I don’t get anyone wanting to touch my hair, but do get people asking me how I got it that color. I just say “I got old”

That’s really a thing? People wanting to touch your hair? I’ve heard a lot of black women say white people want to do that. I want to believe them, but at the same time I would wonder why anyone would want to do that. I sure don’t.

Now, the thing with people just grabbing a pregnant woman’s belly is sure true. I’ve seen that. WTF?
glitterbag
 
  1  
Reply Sat 13 Oct, 2018 07:32 pm
@glitterbag,
I did a little research about the products. Velveeta was developed around 1917 and actually had three different cheeses in the recipe. Sometime in the 1980's, Kraft scientists figured out a way to manufacture Velveeta without actually using that pesky cheese. Cheez Whiz was developed in the mid-50's and also contained cheese at one time, but now is cheez-less. It's more cost effective for Kraft to avoid the cheese and lard the product up with fructose corn syrup and cheap chemicals to simulate the flavor of some sort of cheez.
0 Replies
 
glitterbag
 
  1  
Reply Sat 13 Oct, 2018 07:40 pm
@chai2,
chai2 wrote:

Now, the thing with people just grabbing a pregnant woman’s belly is sure true. I’ve seen that. WTF?


I hated that, I had to warn a few people that if they touched my stomach they might wind up with a bloody stump. The other wonderful thing about pregnancy was the people who HAD to tell you every birth defect, still born story, mother dying in childbirth story they had ever heard......it was great. It didn't take long for most to realize I didn't 'glow' I was 'incandescent' and cranky.
chai2
 
  1  
Reply Sat 13 Oct, 2018 07:51 pm
@glitterbag,
Did people ever say, or led you to believe they were thinking “oh she’s just being all pissy because of hormones and stuff”? Like somehow you were now public property? Was it only women that would do that, or would men do that too? Did it feel like in a non sexual way, or was it an excuse?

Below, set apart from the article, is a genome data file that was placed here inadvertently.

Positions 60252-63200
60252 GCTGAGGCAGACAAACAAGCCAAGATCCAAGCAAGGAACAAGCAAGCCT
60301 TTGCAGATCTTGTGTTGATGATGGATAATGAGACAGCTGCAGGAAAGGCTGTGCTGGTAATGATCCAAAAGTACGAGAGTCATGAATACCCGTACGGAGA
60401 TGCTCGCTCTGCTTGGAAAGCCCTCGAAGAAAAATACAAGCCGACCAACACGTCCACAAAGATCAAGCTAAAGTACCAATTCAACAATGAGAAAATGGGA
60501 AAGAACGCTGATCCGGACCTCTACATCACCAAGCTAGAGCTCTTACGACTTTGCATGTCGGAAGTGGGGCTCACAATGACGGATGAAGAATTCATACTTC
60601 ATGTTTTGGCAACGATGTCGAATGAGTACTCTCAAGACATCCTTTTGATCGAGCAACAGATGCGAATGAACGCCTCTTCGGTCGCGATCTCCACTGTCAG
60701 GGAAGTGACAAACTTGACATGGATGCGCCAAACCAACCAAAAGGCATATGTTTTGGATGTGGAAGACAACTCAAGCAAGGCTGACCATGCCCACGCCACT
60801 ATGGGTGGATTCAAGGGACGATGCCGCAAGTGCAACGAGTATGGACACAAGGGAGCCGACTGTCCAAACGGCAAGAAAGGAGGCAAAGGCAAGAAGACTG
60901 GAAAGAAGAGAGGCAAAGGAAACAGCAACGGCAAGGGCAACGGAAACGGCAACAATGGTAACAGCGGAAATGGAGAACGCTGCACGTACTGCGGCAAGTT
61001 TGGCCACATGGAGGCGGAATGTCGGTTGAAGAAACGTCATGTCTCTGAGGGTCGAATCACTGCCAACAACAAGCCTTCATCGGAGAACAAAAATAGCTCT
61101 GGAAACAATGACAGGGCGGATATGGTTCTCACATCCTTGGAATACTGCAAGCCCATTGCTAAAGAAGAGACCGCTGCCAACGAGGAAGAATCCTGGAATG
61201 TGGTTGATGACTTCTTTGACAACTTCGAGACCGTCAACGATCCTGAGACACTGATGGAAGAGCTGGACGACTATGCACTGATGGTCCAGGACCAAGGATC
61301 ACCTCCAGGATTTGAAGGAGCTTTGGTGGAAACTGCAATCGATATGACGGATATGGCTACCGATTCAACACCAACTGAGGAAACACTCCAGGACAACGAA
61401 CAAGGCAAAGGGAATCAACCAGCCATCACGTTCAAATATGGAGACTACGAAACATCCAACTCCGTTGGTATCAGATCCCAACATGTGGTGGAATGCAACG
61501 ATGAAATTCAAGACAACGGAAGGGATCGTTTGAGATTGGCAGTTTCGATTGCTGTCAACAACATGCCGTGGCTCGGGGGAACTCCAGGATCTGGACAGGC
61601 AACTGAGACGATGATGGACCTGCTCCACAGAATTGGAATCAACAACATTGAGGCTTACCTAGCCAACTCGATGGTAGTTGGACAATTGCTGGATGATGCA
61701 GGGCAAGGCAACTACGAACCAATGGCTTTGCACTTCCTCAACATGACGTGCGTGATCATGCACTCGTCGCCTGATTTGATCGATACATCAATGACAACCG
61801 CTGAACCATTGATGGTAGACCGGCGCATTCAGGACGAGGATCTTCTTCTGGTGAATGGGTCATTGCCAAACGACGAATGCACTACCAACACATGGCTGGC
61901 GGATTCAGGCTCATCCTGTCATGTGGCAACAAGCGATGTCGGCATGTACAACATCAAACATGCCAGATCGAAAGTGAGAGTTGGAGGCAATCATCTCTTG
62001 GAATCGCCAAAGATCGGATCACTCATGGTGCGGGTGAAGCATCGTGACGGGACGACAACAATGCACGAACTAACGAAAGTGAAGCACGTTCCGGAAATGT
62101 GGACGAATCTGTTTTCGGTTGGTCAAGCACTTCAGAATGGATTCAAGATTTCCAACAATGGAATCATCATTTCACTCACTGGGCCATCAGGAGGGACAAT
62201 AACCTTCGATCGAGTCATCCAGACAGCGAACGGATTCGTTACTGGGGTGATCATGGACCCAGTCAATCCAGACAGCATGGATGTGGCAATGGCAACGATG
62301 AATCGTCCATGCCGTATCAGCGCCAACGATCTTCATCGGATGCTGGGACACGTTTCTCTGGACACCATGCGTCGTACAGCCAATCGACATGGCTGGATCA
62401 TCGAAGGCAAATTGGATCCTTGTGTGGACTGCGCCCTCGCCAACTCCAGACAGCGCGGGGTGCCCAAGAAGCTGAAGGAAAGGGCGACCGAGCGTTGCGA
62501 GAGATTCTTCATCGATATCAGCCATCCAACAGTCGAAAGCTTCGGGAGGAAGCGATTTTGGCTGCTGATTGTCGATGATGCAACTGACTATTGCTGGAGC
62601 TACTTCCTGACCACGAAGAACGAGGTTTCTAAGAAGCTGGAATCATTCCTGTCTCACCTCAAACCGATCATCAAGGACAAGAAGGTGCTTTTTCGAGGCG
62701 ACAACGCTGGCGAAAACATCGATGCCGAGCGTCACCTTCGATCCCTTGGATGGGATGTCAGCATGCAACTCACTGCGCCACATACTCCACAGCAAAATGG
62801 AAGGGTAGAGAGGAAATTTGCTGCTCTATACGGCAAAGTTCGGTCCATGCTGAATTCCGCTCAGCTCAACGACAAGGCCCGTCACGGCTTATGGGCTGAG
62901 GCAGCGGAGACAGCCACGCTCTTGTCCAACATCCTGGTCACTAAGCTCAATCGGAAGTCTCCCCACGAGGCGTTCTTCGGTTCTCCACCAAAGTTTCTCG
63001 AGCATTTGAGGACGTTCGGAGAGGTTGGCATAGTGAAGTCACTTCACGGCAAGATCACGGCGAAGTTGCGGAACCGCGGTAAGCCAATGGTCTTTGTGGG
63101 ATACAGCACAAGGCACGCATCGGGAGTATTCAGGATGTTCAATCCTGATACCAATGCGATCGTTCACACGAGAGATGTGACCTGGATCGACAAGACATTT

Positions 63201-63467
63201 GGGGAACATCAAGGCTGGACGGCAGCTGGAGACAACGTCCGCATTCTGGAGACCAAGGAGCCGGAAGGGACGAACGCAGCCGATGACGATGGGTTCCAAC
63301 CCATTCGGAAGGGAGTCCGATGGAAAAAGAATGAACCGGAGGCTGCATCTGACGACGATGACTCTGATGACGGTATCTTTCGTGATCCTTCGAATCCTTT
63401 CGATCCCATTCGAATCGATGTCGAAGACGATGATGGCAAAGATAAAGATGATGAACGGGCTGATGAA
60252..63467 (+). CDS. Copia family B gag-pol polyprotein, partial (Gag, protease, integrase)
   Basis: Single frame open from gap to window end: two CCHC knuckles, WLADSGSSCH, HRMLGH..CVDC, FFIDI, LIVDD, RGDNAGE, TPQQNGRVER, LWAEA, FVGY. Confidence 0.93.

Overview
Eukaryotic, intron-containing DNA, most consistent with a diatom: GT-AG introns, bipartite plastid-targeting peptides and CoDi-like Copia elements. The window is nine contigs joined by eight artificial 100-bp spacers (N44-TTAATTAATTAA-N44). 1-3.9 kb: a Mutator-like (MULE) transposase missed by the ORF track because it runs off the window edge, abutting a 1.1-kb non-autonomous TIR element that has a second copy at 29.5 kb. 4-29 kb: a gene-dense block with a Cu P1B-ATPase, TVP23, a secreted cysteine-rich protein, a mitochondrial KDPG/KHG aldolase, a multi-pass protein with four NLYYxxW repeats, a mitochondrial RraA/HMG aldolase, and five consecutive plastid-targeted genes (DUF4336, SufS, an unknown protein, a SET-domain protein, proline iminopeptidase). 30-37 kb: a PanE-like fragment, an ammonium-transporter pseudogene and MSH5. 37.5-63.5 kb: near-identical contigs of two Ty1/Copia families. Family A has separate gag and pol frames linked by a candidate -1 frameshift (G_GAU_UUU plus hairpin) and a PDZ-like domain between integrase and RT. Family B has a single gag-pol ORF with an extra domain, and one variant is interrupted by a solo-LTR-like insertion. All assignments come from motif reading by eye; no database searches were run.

When my older sister was pregnant I lived nearby. I would feel for the baby kicking when she said it was, I’m sure without asking for official permission. But for gods sake she was my sister, and she was telling me the baby was kicking so I Could experience that. It was weird to me. Didn’t seem like something I’d care to go through myself.

That said, because of even that limited experience in later years I recall seeing a pregnant woman and sort of feel that my hands wanted to reach out. Then I would think “stop that. That’s hella creepy”

farmerman
 
  1  
Reply Sat 13 Oct, 2018 09:29 pm
@ehBeth,
Quote:
Kraft — in attempting to simplify its long lists of ingredients — had switched from citing components, like cheese, to listing their parts, like milk. “We made adjustments in dairy sourcing that resulted in less cheese being used,


Whata buncha market directed and created CRAP. They tried doing that same thing with fauxrange juice like "Sunny D". They stated it ha an intense ORANGE FLAVOR , but failed to state that these ingredients had never been on a tree of any kind (unless its salicic acid).

We need to adopt some more "STUPID CONSUMER LAWS" to protect us .

This is why, in many consumer civil cases the juries award these bigass Punitive damage awards for hundreds of millions .JuST to send a message to the manufacturers .

"Whey solids" What the hell is that? Whey isnt a solid to begin with. Thats the **** ledt over when they make 2% fat free or Skim milk.

I always wanted to make sticky signs that warn consumers that CHEEZ WIZ WILL KILL YA , and post them in the Italian Market in Philly at the Cheesesteak corners where Pats and Ginos , and all the other ones who dont offer Provolone as the cheese of choice for the POIFECT cheesesteak.


glitterbag
 
  1  
Reply Sat 13 Oct, 2018 09:51 pm
@chai2,
I WAS brutal because of hormones and stuff. Nothing about my demeanor even hinted at maternal....I was anemic and tired and one of those gals who didn't mind labor at all...but I hated being pregnant. Going into labor meant Hallalujah, no more swollen ankles and baby kicking my bladder.

But having a sister touch my stomach would have been fine....It was the soldiers I worked with that would have been in trouble if they trying touching my stomach. I had zero patience and gave zero freeps.,
0 Replies
 
glitterbag
 
  1  
Reply Sat 13 Oct, 2018 09:55 pm
@farmerman,
What do you mean "they don't offer Provolone".....that's a felony...it's like making lasagna with American Cheese...a crime against nature.
farmerman
 
  1  
Reply Sat 13 Oct, 2018 10:15 pm
@glitterbag,
couple of the expanding 'Philly Cheesesteak" joints out on the Turnpike dont offer any provolone because they are (MPPH gaag) nuked and wrapped in tinfoil and sold from a bain marie thingy